School of Hard Knocks
School of hard knocks is a popular expression, synonymous to “school of life” or “university of life” used to signify the importance of lessons one gets from the negative events in life, over a formal education.
Online, such an expression is often considered clichéd, as many people claim to have studied at the “school of hard knocks” without having truly lived through actual adversities.
While it is unclear, who coined the term, the “school of hard knocks” appears in several sources as far back as the 1800’s.
One prominent example of the phrase appearing comes from the 1870 book “The Men Who Advertise”.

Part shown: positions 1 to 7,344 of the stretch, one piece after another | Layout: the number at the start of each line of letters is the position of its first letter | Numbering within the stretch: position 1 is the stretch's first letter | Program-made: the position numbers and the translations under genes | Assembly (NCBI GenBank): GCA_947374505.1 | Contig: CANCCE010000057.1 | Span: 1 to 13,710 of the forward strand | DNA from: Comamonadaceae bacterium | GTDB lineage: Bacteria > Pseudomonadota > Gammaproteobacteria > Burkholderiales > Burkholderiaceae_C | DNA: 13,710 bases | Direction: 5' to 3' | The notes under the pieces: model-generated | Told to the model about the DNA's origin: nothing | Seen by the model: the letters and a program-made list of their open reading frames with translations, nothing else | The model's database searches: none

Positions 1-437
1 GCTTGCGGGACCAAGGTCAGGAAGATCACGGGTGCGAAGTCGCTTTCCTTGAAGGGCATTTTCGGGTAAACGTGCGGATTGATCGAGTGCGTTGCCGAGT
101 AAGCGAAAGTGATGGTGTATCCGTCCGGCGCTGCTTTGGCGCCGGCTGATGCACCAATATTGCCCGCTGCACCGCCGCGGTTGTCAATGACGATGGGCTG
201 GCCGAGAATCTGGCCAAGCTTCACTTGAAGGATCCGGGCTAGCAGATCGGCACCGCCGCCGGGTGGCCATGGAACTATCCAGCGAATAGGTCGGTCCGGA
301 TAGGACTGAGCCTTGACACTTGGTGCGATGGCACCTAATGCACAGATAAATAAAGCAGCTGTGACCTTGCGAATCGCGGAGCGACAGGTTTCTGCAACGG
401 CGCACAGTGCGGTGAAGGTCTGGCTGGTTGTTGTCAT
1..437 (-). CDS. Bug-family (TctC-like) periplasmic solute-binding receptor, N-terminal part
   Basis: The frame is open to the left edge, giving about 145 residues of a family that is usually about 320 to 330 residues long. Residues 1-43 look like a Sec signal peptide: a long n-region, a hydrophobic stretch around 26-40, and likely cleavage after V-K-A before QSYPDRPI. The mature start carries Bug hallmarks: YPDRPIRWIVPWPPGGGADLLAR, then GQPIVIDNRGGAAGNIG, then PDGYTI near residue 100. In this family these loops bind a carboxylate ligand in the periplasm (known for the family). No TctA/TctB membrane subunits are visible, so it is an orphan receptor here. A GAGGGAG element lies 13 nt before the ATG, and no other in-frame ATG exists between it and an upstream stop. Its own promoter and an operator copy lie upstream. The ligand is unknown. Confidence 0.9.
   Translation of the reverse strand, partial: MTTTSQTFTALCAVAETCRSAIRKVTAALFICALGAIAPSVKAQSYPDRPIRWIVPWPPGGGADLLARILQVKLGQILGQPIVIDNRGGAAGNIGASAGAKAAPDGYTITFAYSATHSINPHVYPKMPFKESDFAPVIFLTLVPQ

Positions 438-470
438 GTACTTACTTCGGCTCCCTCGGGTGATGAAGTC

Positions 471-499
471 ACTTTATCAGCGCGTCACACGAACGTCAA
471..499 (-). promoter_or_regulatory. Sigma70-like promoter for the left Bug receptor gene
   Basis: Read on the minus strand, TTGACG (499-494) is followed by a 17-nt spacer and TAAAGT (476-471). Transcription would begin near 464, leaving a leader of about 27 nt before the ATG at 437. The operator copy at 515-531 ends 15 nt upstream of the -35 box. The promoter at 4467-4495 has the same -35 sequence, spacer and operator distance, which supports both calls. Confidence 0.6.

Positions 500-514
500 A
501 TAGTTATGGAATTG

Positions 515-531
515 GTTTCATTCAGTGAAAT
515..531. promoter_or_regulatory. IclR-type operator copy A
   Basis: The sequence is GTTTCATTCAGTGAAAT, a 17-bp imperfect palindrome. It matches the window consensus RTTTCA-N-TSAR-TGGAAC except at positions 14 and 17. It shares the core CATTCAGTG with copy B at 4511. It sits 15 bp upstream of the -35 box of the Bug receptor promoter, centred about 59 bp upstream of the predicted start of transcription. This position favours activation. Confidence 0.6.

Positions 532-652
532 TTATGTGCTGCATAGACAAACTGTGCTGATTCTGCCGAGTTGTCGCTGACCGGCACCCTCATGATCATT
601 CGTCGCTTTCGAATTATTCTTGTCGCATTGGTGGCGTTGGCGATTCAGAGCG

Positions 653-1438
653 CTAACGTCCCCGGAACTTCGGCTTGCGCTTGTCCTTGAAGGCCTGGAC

The phrase would appear in several newspaper articles over throughout the years, advocating for the importance of empirical knowledge over theoretical education.
Spread and Usage
During the 20th century, the expression would travel worldwide, with the “school of hard knocks” and the “university of life” appearing in Australia, New Zealand as well as the United Kingdom.
In 1947, James Franklin Comstock founded the “University of Hard Knocks” meant to give recognition to successful people who didn’t possess any higher education degrees.
The organization was dissolved in 2014.